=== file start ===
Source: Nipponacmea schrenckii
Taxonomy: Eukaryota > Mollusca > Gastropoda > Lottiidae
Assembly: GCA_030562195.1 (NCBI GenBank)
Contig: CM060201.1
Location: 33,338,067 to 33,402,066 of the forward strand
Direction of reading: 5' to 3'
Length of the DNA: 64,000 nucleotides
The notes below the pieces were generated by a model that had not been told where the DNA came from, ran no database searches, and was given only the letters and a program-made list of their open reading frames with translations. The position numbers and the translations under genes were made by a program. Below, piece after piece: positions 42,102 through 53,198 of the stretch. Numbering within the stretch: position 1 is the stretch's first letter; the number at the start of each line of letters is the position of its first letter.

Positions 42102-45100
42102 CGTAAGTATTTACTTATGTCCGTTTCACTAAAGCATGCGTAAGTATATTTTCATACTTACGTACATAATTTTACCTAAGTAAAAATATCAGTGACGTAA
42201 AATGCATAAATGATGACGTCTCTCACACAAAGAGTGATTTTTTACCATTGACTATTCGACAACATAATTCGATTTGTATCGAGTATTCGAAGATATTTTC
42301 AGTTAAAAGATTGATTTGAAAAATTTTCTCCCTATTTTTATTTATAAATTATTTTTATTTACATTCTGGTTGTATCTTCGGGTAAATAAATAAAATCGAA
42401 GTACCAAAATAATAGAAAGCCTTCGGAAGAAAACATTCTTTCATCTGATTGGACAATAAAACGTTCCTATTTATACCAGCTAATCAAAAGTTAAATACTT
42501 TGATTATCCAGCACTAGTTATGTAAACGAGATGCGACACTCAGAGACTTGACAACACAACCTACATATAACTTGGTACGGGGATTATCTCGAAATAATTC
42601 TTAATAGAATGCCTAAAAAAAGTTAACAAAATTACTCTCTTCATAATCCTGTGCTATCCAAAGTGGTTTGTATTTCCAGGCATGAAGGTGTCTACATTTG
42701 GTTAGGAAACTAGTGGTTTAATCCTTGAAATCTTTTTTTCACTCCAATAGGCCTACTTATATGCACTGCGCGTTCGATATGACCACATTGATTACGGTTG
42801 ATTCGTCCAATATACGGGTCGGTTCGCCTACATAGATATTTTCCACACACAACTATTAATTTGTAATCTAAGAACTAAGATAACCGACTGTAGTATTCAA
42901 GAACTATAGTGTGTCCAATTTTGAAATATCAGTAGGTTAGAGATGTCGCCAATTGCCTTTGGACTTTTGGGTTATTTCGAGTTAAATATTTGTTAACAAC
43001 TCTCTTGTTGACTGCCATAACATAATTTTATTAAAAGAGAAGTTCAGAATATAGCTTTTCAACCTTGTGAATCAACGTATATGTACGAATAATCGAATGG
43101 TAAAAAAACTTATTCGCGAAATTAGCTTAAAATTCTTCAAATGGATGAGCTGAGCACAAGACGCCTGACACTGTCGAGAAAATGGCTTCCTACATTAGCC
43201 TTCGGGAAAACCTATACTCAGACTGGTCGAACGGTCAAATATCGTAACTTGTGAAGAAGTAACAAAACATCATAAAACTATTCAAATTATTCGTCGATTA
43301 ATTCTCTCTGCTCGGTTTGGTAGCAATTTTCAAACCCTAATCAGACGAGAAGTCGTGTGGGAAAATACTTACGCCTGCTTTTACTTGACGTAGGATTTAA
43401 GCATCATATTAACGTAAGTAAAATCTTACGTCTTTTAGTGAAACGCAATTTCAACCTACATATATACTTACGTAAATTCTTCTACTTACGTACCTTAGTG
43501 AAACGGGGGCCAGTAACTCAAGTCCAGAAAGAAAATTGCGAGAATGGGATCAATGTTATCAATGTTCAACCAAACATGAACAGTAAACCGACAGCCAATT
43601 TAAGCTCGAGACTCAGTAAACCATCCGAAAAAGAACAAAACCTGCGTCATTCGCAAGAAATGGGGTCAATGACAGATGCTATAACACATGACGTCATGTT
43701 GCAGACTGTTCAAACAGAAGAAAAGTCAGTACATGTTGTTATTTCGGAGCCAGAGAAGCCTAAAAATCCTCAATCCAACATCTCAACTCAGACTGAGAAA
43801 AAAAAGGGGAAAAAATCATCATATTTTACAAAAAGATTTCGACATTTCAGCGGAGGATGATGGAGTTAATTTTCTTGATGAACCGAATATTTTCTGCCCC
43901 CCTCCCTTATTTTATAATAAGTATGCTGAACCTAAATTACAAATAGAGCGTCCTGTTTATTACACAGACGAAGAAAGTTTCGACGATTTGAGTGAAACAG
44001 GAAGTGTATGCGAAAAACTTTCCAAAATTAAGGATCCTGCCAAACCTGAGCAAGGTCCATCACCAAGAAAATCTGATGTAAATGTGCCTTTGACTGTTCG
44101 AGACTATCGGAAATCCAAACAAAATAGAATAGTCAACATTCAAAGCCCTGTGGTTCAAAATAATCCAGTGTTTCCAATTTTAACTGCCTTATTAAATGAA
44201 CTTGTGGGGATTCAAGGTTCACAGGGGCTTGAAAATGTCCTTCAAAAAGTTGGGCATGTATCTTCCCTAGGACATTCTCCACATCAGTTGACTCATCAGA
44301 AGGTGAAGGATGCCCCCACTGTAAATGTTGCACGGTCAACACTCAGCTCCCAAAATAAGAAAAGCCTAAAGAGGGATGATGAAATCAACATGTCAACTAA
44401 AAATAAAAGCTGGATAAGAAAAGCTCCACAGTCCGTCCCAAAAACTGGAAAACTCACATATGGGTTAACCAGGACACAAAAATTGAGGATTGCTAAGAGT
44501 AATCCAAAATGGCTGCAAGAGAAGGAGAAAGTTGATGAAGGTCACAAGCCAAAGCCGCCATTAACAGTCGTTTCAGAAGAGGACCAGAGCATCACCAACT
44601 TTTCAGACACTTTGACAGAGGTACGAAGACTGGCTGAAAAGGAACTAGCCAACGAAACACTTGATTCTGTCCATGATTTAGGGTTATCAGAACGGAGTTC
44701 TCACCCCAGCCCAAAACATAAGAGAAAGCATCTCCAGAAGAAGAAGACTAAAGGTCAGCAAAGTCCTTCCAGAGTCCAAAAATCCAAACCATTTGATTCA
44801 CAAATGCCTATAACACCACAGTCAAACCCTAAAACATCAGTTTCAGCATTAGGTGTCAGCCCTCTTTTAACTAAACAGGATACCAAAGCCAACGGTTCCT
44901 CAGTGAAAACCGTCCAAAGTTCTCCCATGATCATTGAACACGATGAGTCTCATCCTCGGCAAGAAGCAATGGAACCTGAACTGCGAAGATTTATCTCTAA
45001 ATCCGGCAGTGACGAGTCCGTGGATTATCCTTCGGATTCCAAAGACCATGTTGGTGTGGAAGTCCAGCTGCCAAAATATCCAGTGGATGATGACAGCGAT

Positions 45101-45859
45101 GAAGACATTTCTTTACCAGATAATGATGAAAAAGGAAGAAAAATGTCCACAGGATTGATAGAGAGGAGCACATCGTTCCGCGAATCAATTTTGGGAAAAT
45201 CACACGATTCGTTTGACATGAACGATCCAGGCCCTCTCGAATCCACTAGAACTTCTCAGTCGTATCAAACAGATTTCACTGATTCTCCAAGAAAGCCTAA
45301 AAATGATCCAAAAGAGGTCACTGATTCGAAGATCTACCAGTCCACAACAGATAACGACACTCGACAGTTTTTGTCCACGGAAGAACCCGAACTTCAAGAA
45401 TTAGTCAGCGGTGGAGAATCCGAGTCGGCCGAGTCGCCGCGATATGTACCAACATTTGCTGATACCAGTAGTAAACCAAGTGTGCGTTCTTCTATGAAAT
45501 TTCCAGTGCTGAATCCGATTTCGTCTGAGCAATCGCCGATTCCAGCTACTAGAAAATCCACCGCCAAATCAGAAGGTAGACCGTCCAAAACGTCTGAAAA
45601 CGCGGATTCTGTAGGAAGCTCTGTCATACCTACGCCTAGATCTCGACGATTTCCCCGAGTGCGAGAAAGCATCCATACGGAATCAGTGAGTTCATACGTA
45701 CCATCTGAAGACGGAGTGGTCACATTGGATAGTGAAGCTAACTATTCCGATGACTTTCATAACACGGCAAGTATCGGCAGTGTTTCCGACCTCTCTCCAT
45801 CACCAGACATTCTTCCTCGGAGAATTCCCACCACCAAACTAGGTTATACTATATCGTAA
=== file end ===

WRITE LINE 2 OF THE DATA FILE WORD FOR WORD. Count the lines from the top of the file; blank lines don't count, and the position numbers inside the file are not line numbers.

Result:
Taxonomy: Eukaryota > Mollusca > Gastropoda > Lottiidae